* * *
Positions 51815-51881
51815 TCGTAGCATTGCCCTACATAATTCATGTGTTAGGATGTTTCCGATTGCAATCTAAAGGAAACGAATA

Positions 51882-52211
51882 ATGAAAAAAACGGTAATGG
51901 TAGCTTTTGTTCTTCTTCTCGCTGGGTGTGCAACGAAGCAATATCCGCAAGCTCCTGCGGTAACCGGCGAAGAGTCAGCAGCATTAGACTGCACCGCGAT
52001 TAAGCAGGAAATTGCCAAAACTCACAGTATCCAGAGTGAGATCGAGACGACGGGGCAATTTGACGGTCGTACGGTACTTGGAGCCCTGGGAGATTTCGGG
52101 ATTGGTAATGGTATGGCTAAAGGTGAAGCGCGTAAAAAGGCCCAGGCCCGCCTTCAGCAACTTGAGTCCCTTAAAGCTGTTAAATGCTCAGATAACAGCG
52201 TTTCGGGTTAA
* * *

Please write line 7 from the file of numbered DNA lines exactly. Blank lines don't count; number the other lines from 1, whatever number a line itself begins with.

52101 ATTGGTAATGGTATGGCTAAAGGTGAAGCGCGTAAAAAGGCCCAGGCCCGCCTTCAGCAACTTGAGTCCCTTAAAGCTGTTAAATGCTCAGATAACAGCG